Decolonising the Mind

‘Dele Oladipupo©2018

So many of the things we copy mindlessly from the whites are not well thought out. Let’s get this clear, I’m not trying to fan the embers of racial supremacy here. Please, be patient. I’ll get to the point in a minute. This realisation came back to me a few days ago when I had an interaction with a boy who had picked an interest in literature. He had seen pictures of Wole Soyinka when a representative of the Swiss Academy handed him the coveted Nobel Prize many years ago. So, when we met he couldn’t hide his disdain for the way Soyinka was dressed. ‘Why’, he began, ‘ he could have simply worn a suit or even a shirt and trousers instead of the native buba and sooro.’ I smiled. That boy is like many of us. He has yet to decolonise his mind.

I’d rather not bore you with unnecessary preachments. Professor Sophie Oluwole is one of the finest minds Africa has produced. As elementary as this seems, it took this fine woman to open our eyes to the idiocy contained in the popular rhyme: ‘Rain, rain go away/ Come again another day/ Little children want to play. That makes absolutely no sense. Suppose Mr. Rain decides to humour the children. So, he withdraws his slivery fingers and soothing salve and returns from whence he came, what’s going to happen to the crops? What’s going to be the lot of earth’s inhabitants? Let’s not forget that the children will always sing that song every time the rain is about fall.

Pitch that rhyme side by side with that much neglected Yoruba rhyme: ‘Ojo nro/ sere ninu ile/ ma wonu ojo/ ki aso re/ maba tutu/ ki otutu/ ma’ba mu o’. Let’s attempt a translation quickly: Rain is falling/ Play in the house/ Do not play in the rain/ If you do, you ‘ll get wet/ Once you get wet, you’ll catch a cold. Now ask yourself, which is better? One of life’s greatest ironies is the fact that we pay little attention to what we have. Instead, we covet our neighbour’s vineyard. It is the reason we’d rather speak English in informal contexts rather than hold healthy conversations in our native languages.

Decolonising the mind is the beginning of self discovery for Africans. Independence should have started with thought processes. Instead, the colonial masters withdrew leaving behind clones which constantly deferred to them. The educated lady who makes and sells moin-moin in plastic bags is perceived of as refined. She also puts it in a clean show glass for all to see. The illiterate who sells the same moin- moin but puts hers in leaves is termed crude and local. According to those who should know, the refined lady is ‘killing you softly’ to use Lauryn Hill’s words by injecting harmful chemicals into your system. The woman who wraps her moin- moin in leaves is the one you really should patronize. Unfortunately, we’re too civilized to buy from a road side illiterate.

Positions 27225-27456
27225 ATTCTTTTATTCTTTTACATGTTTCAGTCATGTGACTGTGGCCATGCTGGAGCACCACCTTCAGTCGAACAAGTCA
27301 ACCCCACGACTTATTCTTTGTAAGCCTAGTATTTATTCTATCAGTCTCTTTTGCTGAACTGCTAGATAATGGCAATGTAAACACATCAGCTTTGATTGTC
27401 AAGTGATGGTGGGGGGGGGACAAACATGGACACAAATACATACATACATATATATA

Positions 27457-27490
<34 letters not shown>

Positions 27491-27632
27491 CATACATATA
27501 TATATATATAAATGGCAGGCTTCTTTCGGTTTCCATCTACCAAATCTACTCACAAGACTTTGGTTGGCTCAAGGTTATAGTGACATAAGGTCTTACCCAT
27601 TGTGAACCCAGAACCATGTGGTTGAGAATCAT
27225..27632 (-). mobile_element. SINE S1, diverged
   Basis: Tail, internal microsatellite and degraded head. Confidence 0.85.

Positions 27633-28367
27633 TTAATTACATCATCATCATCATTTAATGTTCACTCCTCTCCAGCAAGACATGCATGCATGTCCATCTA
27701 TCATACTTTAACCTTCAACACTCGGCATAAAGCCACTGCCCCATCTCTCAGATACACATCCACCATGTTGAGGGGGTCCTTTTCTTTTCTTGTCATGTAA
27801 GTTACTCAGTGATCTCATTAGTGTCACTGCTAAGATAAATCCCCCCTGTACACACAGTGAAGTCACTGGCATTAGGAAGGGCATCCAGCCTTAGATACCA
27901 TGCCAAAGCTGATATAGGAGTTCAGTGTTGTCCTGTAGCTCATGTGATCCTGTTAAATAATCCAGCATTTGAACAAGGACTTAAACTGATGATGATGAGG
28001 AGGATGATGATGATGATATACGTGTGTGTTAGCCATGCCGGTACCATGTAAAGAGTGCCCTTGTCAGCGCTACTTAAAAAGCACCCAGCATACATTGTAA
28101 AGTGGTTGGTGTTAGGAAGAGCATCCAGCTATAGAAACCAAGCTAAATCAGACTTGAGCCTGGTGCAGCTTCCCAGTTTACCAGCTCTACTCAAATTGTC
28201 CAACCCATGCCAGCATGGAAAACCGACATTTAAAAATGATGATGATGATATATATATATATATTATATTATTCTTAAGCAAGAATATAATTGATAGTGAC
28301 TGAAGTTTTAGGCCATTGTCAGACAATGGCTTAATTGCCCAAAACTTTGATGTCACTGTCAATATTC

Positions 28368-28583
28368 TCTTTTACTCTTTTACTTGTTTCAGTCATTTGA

I learnt a vital lesson when I was serving in the north. Right from the camp, we were warned against using perfumes and soaps with fragrance. The reason? The scent attracted bees and other such creatures and they would sting you. I saw guys bathing with local kongi soaps which they had brought primarily for the purpose of washing clothes. These days, I hear that many perfumes and roll-ons can cause cancer. Eventually, we would return to the ways of our fathers and take aspects of the Western culture that are relevant. Why do lawyers still wear wigs when in other climes this has been jettisoned? Why do we even still wear suits when our weather speaks differently? Why are we still keen on going to eateries even though we know pastries go down the wrong way? What is wrong with some of those neat Mama Put joints where amala is served steaming hot and you wipe your brow with one hand while doing justice to the plate with the other?

We must decolonise our minds. We are Africans and we have to stop thinking like White men. Let me leave you with this thought. Mode 9 was reputed to be the finest lyricist a few years ago. He, however, continued to rap like the Americans. When the likes of DaGrin came, the game changed. They rapped in their indigenous languages and the crowd loved them. The times are changing and we must return to the place where the rain started to beat us.


8 thoughts on “Decolonising the Mind

  1. Mmmmm,the thought and feeling that our locally made goods and services are below standard didn’t just grow over night in the mind of we Nigerians,it is due to what has been portrayed to us by our government especially in the health sector,it is no news that many of the specialists they fly to consult in the developed countries are from this soil. However,thanks to a brilliant and selfless person like you for always taking out time to open our eyes to the “GOLD” in our pockets, I’m confident your efforts will never be wasted,thanks very much I really appreciate sir🙇‍♂️.

    Liked by 1 person

  2. I am forever loyal to Amala, ewedu ati ponmo to mu’ta. The most annoying ones are the ones that can’t speak simple and correct English, they are even confused with their accent all in the name of “phoné”

    Liked by 1 person

  3. Even if we know for sure that our culture is beginning to die little by little ,it’s really hard to act the cultured one.
    If you want to ask a girl out and you tell to come with you to one alamala’s joint, she’d be disgusted and tag you as cheap.
    The pioneers of acculturation are to be blamed.
    The norm now is to have a good accent not minding the errors in the speech and then you’re given a job in radio stations..
    Even though it seems as though our culture will die in years to come, we can change the situation.

    Liked by 1 person

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